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Cosmopolitanisms in Muslim Contexts

Perspectives from the Past

Edited by Derryl N. MacLean, Sikeena Karmali Ahmed

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Published in Association with the Institute for the Study of Muslim Civilisations

Looks at moments in world history when cosmopolitanism pervaded Muslim societies

This collection of 9 essays focuses on instances in world history when cosmopolitan ideas and actions pervaded specific Muslim societies and cultures. The contributors explore the tensions between regional cultures, isolated enclaves and modern nation-states.

Cosmopolitanism is a key concept in social and political thought, standing in opposition to closed human group ideologies such as tribalism, nationalism and fundamentalism. Recent discussions of it have been situated within Western self-perceptions. Now, this volume explores it from Muslim perspectives.

Key Features

  • Contributors include Felicitas Becker, Thomas Kuehn, Ariel Salzmann, Iftikhar Dadi and Muhammed Khalid Masud
  • Choses models from 4 areas: the Swahili coast, the Ottoman Empire/Turkey, Iran and Indo-Pakistan, showing the differences and similarities between areas
  • Each region is covered in 2 chapters, providing a basis for comparison


1. Introduction: Cosmopolitanisms in Muslim Contexts, Derryl N. MacLean
2. Freeborn Villagers: Islam and the Local Uses of Cosmopolitan Connections in the Tanzanian Countryside, Felicitas Becker
3. Interrogating ‘Cosmopolitanism’ in an Indian Ocean Setting: Thinking Through Mombasa on the Swahili Coast, Kai Kresse
4. Translators of Empire: Colonial Cosmopolitanism, Ottoman Bureaucrats and the Struggle over the Governance of Yemen, 1898–1914, Thomas Kuehn
5. Islampolis, Cosmopolis: Ottoman Urbanity Between Myth, Memory and Postmodernity, Ariel Salzmann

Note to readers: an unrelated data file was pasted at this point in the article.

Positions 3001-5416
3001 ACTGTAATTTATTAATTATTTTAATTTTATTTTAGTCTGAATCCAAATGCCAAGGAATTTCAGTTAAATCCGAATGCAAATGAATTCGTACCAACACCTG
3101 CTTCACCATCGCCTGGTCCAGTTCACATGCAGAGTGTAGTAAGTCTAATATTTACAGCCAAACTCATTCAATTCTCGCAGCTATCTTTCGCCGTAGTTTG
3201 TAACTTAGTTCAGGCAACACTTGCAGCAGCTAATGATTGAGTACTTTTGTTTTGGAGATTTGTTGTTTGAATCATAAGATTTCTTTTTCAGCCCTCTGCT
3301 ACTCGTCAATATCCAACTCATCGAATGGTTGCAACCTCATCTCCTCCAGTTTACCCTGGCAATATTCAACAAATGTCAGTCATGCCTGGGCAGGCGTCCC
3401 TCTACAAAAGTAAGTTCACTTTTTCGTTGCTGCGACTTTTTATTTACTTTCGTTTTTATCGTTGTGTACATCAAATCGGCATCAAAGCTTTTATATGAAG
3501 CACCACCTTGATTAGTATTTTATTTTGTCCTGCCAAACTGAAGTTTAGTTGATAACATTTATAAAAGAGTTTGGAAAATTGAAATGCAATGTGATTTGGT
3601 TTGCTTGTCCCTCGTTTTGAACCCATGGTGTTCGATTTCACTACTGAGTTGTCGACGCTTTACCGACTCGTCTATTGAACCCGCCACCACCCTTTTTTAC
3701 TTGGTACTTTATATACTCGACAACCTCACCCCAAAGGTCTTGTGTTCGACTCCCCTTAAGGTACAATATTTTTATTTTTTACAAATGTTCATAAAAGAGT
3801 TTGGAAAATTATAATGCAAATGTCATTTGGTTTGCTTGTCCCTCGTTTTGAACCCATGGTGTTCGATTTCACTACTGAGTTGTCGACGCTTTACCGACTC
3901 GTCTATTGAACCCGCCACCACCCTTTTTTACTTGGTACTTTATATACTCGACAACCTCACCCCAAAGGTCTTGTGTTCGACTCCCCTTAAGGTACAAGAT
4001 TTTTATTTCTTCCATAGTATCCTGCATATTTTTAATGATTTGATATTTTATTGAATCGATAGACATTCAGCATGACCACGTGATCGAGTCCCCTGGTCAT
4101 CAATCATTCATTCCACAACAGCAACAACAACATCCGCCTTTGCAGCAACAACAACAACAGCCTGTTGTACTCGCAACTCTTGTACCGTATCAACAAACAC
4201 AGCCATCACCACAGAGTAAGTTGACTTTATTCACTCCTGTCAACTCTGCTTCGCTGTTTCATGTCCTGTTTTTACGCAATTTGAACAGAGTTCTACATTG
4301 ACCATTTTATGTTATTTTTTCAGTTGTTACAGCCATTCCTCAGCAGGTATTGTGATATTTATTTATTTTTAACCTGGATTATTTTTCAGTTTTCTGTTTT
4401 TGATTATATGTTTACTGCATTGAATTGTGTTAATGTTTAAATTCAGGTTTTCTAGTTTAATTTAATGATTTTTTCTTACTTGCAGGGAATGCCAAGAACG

6. Cosmopolitan Cursing in Late-Nineteenth Century Alexandria, Will Hanley
7. Kebabs and Port Wine: The Culinary Cosmopolitanism of Anglo-Persian Dining, 1800–1835, Nile Green
8. Abdur Rahman Chughtai: Cosmopolitan Mughal Aesthetic in the Age of Print, Iftikhar Dadi
9. Cosmopolitanism and Authenticity: The Doctrine of Tashabbuh Bi’l-Kuffar (‘Imitating the Infidel’) in Modern South Asian Fatwas, Muhammad Khalid Masud
About the Contributors.

About the Author

Derryl N. MacLean is Director of the Centre for the Comparative Study of Muslim Societies and Cultures, and Associate Professor in the Department of History at Simon Fraser University, Canada. He is author of Religion and Society in Arab Sind (Brill, 1989).

Sikeena Karmali Ahmed is the Manager of Publications at The Aga Khan University Institute for the Study of Muslim Civilizations. She is the author of a collection of poetry, Places to Remember, and an award-winning novel entitled A House by the Sea.


Cosmopolitanisms in Muslim Contexts exceeds all previous efforts to address the intersection of Islam and cosmopolitan norms, values and options. Against the backdrop of Islamicate civilization and contemporary global challenges, its contributors accent cosmopolitanism as both a political ideal and a social practice in several contexts. At last one can, and does, grasp the critical cosmopolitan element of the Muslim world throughout the Afro-Eurasian ecumene.

- Professor Bruce B. Lawrence, Author of The Qur'an - A Biography

MacLean and Ahmed are to be commended for bringing together such a wide range of scholarship under the same theoretical umbrella.

- Ian Campbell, Georgia State University, Middle East Media and Book Reviews

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